1. Shitake Mushrooms

Recipes from East Asia, specifically Vietnamese dishes, often feature shitake mushrooms. They are unique among mushrooms as they have a higher nutrient content when dried like these on Amazon. Shitake mushrooms have 4% DV protein, vitamin B5, selenium, fiber, and potassium.

  1. Portobello Mushrooms

Known as the “steak” of mushrooms due to its size, also has a fantastic texture and a flavor that adapts to many dishes. You can barbecue them as you might a steak or stuff them and let them be the main dish. Dried portobella mushrooms are a great pantry staple with up to a year shelf life. Portobello mushrooms have 5% DV protein, selenium, riboflavin, niacin, vitamin B5, and potassium.

  1. Maitake Mushrooms

Maitake mushrooms can be hard to find, so here’s a link to a pound of dried maitake which have a long shelf life and can easily be rehydrated when ready to add to pizza, soup, pasta, and stir-fries. The maitake mushroom has 4% DV protein, thiamin, riboflavin, niacin, and fiber. 

  1. Porcini Mushrooms

Porcini mushrooms have an intense, meaty aroma and flavor that pairs well with pasta, rice, soups, sauces, and risotto. Dried porcini like these from an Italian small business can also be reconstituted in boiling water to use as bases for sauces and soups. Porcini mushrooms have 4% DV protein and iron.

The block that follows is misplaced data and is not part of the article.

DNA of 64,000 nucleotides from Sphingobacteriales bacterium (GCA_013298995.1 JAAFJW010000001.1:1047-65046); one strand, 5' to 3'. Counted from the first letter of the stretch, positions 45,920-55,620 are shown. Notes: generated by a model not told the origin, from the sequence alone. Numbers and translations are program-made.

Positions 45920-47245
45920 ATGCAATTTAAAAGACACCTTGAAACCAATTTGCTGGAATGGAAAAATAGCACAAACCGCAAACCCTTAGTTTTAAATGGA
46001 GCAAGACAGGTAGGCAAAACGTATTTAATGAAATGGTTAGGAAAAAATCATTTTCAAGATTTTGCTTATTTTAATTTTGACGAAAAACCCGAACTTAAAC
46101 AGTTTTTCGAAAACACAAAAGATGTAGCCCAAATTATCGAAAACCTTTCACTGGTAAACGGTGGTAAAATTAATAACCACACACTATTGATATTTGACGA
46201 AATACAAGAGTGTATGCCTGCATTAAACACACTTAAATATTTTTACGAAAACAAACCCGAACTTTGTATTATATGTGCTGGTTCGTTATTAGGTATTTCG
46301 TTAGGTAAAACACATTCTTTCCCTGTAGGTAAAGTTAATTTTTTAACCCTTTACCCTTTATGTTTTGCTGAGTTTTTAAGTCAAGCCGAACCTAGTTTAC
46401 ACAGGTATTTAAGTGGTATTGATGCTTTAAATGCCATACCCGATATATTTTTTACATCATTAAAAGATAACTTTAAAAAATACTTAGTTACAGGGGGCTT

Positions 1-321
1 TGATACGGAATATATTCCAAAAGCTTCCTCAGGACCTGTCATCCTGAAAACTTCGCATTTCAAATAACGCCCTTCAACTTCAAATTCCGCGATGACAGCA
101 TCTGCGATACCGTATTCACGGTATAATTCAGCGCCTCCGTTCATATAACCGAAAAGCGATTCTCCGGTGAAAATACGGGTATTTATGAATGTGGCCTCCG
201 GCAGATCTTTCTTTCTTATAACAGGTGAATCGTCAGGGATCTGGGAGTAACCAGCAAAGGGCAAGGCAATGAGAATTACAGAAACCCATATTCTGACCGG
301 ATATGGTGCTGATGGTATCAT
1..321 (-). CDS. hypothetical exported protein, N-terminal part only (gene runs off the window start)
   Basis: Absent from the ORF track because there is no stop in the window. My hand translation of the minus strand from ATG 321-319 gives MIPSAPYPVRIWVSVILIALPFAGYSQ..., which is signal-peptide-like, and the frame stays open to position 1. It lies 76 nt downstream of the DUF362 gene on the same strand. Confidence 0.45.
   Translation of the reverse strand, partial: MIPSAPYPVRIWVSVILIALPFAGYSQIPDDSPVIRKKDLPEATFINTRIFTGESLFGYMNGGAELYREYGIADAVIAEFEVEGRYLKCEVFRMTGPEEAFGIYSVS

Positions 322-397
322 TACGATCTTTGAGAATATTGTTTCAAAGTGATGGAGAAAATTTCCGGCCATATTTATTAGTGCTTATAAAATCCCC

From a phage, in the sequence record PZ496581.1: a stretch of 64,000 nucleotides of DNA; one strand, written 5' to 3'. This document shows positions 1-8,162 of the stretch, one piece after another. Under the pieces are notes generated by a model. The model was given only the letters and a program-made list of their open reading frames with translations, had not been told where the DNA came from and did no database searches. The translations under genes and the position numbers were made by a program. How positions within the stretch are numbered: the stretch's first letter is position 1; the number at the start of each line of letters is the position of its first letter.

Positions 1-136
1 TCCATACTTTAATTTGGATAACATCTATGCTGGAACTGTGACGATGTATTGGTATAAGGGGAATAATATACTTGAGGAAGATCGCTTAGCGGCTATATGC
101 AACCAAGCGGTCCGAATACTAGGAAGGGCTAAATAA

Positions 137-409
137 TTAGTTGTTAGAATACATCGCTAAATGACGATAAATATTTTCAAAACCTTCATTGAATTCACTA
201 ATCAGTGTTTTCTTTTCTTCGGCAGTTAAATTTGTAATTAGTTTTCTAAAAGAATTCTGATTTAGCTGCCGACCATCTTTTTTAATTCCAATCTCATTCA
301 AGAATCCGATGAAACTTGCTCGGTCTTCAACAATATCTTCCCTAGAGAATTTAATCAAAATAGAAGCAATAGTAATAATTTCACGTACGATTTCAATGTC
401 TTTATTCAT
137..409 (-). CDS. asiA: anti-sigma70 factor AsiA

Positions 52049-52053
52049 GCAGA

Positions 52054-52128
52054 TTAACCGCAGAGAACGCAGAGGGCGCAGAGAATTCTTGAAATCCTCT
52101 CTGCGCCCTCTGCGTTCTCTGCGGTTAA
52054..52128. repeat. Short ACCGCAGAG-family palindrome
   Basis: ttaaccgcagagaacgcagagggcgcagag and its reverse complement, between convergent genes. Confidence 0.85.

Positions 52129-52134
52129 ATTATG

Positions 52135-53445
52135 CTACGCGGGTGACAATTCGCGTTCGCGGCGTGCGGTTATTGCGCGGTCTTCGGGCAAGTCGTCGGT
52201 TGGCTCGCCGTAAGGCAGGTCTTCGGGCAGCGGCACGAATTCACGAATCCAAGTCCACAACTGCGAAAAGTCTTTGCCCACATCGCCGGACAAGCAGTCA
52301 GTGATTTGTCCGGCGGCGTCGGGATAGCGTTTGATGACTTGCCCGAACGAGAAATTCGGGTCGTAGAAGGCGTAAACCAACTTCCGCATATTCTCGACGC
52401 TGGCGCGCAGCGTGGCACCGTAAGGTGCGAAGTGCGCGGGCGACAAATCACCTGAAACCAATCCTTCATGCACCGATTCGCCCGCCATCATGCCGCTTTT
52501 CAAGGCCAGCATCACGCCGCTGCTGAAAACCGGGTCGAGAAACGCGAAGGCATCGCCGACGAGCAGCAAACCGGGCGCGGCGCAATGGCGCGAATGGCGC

1. Cremini Mushrooms

Cremini mushrooms become more flavorful as they dry and age. Since they are the same type of mushroom as white button, their flavor and texture will be similar. You can use them in soup, risotto, tacos, salads, and sauce making, just to name a few. The cremini mushroom has 4% DV protein, calcium, potassium, phosphorus, 

  1. Chanterelle Mushrooms

Chanterelles look like trumpets and grow in various colors, including orange, yellow, and white. Where many mushrooms are earthy, these have a fruity edge. If you can’t find fresh, dried chanterelle mushrooms can be reconstituted and provide 3% DV protein, fiber, and iron.

Side-by-Side Comparison with Meat & Fish

So how do mushrooms stand up in protein content when compared with meat? Not terribly well, but they are still healthy. 100 grams of meat weigh out as follows:

  • Chicken 41%
  • Duck: 37%
  • Pork Loin: 55%
  • Skirt Steak 57%

Duck has five times the amount of protein than mushrooms with the highest protein count. You would have to eat between 50-80 ounces of mushrooms to get a full daily allowance of protein. 

Then there’s fish:

  • Atlantic Cod (1 filet) 41%
  • Pacific Halibut (½ filet) 42%
  • Snapper (1 filet) 44%
  • Tuna (½ filet) 46%
  • Whitefish (1 filet) 38%

There’s Fungus Among us: Most Popular Mushrooms

It’s worth noting that mushrooms high in protein are also among the most popular. The 10 mushrooms ranked in order of popularity are:

  1. White Button
  2. Cremini
  3. Portabello
  4. Shitake
  5. Oyster
  6. Porcini
  7. Morel
  8. Enoki
  9. Chanterelle
  10. Maitaki 

Final thoughts 

Mushrooms can provide supplemental protein, however, it’s recommended to consume other sources to get the daily protein requirement. Whatever your diet goals, eating mushrooms can be a great additional source of protein while providing a range of other health benefits!